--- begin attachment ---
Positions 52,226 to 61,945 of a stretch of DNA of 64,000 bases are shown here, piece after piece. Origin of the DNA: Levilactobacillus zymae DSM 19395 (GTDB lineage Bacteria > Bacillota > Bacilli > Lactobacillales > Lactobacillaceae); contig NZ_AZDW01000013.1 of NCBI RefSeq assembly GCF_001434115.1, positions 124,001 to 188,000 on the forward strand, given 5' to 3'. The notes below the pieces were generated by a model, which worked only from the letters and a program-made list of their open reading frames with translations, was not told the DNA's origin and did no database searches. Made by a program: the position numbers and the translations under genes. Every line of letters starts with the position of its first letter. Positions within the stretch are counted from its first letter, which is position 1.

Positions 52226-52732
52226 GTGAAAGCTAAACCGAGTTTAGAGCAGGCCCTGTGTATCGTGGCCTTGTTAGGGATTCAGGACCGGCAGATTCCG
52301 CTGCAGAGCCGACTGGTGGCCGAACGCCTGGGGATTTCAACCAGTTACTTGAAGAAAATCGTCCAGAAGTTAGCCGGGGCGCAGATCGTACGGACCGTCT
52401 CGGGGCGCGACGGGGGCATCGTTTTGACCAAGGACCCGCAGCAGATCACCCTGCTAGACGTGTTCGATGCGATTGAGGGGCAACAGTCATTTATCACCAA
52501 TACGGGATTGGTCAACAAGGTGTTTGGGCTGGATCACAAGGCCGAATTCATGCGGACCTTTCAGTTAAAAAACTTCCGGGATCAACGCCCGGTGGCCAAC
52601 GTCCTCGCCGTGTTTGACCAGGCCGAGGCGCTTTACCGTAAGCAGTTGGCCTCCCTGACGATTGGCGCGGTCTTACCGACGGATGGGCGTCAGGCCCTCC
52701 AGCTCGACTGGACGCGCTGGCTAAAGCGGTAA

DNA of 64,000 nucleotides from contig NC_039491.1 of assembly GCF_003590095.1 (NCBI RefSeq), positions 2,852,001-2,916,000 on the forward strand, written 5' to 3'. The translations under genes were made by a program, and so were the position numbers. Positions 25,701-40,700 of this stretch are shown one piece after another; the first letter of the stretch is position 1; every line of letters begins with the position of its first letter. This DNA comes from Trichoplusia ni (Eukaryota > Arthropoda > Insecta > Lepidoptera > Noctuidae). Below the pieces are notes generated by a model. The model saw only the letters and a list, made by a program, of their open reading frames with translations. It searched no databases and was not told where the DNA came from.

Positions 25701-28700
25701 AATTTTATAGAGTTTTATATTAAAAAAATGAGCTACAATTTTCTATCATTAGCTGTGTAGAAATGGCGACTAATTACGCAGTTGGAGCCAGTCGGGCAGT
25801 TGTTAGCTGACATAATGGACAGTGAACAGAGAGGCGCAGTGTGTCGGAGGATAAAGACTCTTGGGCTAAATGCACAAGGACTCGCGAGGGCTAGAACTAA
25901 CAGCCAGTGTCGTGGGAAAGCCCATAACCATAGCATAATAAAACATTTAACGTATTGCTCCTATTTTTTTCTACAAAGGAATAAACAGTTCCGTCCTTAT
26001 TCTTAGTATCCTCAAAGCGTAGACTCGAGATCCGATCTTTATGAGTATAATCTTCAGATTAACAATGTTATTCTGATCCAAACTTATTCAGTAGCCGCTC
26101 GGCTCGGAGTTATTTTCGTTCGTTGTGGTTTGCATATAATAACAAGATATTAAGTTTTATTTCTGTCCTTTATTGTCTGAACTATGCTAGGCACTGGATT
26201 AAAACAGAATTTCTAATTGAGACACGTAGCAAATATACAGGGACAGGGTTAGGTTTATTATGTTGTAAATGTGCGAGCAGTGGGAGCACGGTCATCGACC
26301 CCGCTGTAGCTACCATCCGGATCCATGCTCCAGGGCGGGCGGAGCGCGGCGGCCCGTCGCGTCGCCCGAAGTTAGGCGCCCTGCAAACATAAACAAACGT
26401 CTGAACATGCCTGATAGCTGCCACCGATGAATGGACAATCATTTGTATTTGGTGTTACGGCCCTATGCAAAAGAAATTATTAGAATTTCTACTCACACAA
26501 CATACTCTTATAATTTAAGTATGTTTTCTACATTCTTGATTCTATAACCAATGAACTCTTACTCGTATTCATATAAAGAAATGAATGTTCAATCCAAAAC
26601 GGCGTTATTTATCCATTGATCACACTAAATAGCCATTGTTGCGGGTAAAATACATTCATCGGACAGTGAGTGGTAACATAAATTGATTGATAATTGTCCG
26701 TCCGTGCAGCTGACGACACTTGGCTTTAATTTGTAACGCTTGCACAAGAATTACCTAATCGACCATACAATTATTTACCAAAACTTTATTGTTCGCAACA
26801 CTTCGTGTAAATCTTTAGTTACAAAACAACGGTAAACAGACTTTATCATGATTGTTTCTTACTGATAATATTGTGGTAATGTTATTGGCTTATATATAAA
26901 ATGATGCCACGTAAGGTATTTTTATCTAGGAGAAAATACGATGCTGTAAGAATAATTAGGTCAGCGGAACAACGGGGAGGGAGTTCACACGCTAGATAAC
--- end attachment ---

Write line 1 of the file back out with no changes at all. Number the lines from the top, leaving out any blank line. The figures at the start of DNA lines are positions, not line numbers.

Positions 52,226 to 61,945 of a stretch of DNA of 64,000 bases are shown here, piece after piece. Origin of the DNA: Levilactobacillus zymae DSM 19395 (GTDB lineage Bacteria > Bacillota > Bacilli > Lactobacillales > Lactobacillaceae); contig NZ_AZDW01000013.1 of NCBI RefSeq assembly GCF_001434115.1, positions 124,001 to 188,000 on the forward strand, given 5' to 3'. The notes below the pieces were generated by a model, which worked only from the letters and a program-made list of their open reading frames with translations, was not told the DNA's origin and did no database searches. Made by a program: the position numbers and the translations under genes. Every line of letters starts with the position of its first letter. Positions within the stretch are counted from its first letter, which is position 1.